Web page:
Tu Bishvat which means “Fifteenth of Shevat” is the “New Year for the Trees” or Rosh Hashana La-ilanot.
Tradition says that on this day sap begins to run and it is time to plant trees in Israel!
The Talmud teaches of an ancient custom that on Tu Bishvat after a babies birth parents would plant a tree for him/her. For each baby boy a cedar was planted, while for a girl baby a cypress was planted. Naturally, as the children grew so did the trees. When young adults became engaged their trees were cut down and planks were prepared. At the wedding, the most personal Jewish Holiday, those planks were used to construct the chupah (wedding canopy), and afterwards incorporated into the couples first home.
Symbolically, just like two trees were joined in both the symbolic and real home, the couple are joined in marriage creating a true home.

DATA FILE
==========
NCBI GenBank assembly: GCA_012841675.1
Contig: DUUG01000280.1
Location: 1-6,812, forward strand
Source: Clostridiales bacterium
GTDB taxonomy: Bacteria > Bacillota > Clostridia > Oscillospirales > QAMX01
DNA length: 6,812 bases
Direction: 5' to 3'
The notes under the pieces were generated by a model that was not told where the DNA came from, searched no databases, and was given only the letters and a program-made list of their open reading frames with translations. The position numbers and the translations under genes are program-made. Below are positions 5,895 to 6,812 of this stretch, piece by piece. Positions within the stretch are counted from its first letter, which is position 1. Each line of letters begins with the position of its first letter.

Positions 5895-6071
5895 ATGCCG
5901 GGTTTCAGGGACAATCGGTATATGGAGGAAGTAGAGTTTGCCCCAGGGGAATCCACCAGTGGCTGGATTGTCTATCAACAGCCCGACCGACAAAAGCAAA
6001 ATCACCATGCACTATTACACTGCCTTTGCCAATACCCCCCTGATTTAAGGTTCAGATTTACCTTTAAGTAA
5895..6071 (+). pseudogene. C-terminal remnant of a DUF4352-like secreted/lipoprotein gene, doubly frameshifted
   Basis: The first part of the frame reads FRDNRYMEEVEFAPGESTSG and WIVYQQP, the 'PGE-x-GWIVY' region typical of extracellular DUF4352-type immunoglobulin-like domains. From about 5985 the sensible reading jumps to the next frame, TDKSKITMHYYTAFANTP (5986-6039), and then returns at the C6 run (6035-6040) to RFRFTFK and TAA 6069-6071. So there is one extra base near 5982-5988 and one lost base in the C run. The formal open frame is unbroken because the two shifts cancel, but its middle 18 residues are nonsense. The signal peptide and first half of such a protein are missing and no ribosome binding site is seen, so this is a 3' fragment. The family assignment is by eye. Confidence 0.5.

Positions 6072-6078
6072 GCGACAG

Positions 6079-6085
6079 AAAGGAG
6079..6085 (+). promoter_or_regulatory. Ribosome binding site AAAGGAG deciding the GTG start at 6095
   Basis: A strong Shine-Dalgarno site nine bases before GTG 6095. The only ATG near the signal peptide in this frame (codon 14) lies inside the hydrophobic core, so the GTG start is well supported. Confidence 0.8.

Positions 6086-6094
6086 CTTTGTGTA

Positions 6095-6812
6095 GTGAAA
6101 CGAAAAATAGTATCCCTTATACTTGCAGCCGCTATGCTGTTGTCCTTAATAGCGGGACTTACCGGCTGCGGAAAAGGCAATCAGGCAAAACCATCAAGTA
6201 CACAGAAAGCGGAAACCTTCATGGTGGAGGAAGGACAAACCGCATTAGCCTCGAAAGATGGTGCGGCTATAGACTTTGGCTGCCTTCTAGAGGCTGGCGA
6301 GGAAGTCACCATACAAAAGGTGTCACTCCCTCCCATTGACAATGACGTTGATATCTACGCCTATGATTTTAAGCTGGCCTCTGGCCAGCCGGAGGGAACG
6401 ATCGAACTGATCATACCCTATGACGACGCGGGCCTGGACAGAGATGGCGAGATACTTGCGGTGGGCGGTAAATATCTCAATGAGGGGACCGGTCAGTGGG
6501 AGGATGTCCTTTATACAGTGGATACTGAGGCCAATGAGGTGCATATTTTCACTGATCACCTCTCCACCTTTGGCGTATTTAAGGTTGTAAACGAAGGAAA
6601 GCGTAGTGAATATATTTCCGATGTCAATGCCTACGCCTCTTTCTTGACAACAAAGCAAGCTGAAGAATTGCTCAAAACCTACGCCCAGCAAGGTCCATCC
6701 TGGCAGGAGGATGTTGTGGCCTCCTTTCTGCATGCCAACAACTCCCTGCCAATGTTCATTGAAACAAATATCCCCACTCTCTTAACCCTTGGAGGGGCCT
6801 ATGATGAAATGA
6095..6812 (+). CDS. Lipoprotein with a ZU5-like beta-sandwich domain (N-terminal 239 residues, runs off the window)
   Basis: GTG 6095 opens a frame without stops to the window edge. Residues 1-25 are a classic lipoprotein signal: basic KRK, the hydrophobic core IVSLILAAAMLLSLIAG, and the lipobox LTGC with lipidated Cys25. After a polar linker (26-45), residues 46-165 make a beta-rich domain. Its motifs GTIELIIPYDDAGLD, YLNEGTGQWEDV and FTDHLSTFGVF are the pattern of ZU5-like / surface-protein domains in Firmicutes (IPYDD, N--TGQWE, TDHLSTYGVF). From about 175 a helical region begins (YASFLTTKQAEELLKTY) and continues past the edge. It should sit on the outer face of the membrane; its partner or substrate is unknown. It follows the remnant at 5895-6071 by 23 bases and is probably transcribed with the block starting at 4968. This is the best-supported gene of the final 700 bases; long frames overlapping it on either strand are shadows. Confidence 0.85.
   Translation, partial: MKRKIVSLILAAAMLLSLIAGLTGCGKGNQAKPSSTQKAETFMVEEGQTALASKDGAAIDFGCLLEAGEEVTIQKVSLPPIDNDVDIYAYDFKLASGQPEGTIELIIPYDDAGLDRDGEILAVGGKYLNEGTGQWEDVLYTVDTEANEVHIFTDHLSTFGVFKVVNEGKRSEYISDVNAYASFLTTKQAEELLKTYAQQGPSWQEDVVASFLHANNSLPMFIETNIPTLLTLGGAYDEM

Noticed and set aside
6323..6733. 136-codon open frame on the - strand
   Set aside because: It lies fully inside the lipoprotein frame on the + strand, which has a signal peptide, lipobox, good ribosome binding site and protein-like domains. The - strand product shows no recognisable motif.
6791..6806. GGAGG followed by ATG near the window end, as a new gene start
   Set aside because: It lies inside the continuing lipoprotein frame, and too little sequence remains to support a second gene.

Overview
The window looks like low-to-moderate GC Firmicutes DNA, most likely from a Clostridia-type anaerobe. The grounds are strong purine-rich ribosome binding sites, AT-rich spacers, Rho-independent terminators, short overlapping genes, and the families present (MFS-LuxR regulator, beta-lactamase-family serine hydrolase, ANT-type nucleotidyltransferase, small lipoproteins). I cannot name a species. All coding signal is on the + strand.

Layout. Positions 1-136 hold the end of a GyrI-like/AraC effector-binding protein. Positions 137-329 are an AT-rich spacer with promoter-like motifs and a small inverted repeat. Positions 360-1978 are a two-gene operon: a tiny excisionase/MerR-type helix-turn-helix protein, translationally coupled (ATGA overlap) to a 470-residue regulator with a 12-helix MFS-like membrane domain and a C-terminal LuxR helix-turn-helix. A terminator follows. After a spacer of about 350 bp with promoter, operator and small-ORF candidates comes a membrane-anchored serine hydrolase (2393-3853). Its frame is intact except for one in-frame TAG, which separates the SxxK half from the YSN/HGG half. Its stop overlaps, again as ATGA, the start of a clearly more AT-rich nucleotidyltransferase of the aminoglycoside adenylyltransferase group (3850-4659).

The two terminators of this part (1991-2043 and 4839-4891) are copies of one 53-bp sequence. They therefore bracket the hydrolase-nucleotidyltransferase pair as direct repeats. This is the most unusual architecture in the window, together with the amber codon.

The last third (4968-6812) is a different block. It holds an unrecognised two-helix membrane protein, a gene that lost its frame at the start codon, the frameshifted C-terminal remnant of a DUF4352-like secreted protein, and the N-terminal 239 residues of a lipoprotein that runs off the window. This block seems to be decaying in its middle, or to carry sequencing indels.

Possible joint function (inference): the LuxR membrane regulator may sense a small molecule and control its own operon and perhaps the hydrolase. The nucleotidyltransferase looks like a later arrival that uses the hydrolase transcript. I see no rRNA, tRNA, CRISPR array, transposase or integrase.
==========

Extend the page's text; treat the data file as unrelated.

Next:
For thousands of years of exile, Tu Bishvat was celebrated wherever Jews found themselves. Even without Israel, our common home, we remembered Zion when we celebrated Tu Bishvat. In Many lands of exile trees could not be planted on Tu Bishvat either because it was not spring or the host nation prevented Jews from owning land. Instead, Jews gathered to eat the “fruit of the trees” and remembered our homeland. They went to great lengths to acquire fruits from Israel: wine, olive oil, almonds, dates, figs, raisins, and carob. In this way far off diaspora communities performed the mitzvot of Tu B’Shvat, recite the blessings and kept alive the promise of return to the land and of the final redemption. May the Lord bless us and bring it speedily in our days.